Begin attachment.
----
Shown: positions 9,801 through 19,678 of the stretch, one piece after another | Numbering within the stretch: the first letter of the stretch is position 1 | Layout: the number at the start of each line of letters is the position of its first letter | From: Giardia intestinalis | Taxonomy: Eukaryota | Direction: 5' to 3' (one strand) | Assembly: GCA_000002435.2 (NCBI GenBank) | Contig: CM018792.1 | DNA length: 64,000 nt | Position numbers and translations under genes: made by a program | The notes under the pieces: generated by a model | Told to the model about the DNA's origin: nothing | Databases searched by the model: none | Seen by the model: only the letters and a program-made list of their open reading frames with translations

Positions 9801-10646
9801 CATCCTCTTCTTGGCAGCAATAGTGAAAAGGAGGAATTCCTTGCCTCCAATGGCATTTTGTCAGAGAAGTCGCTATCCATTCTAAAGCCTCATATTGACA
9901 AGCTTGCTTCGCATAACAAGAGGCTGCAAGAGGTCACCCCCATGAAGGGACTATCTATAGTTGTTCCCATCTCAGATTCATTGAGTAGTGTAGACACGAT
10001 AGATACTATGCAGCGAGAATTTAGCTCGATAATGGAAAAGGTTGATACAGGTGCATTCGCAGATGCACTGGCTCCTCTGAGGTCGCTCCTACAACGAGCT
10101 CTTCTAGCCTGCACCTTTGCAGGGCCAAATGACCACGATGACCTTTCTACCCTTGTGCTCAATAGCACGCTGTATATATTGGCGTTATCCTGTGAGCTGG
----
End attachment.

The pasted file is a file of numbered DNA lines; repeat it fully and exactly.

Shown: positions 9,801 through 19,678 of the stretch, one piece after another | Numbering within the stretch: the first letter of the stretch is position 1 | Layout: the number at the start of each line of letters is the position of its first letter | From: Giardia intestinalis | Taxonomy: Eukaryota | Direction: 5' to 3' (one strand) | Assembly: GCA_000002435.2 (NCBI GenBank) | Contig: CM018792.1 | DNA length: 64,000 nt | Position numbers and translations under genes: made by a program | The notes under the pieces: generated by a model | Told to the model about the DNA's origin: nothing | Databases searched by the model: none | Seen by the model: only the letters and a program-made list of their open reading frames with translations

Positions 9801-10646
9801 CATCCTCTTCTTGGCAGCAATAGTGAAAAGGAGGAATTCCTTGCCTCCAATGGCATTTTGTCAGAGAAGTCGCTATCCATTCTAAAGCCTCATATTGACA
9901 AGCTTGCTTCGCATAACAAGAGGCTGCAAGAGGTCACCCCCATGAAGGGACTATCTATAGTTGTTCCCATCTCAGATTCATTGAGTAGTGTAGACACGAT
10001 AGATACTATGCAGCGAGAATTTAGCTCGATAATGGAAAAGGTTGATACAGGTGCATTCGCAGATGCACTGGCTCCTCTGAGGTCGCTCCTACAACGAGCT
10101 CTTCTAGCCTGCACCTTTGCAGGGCCAAATGACCACGATGACCTTTCTACCCTTGTGCTCAATAGCACGCTGTATATATTGGCGTTATCCTGTGAGCTGG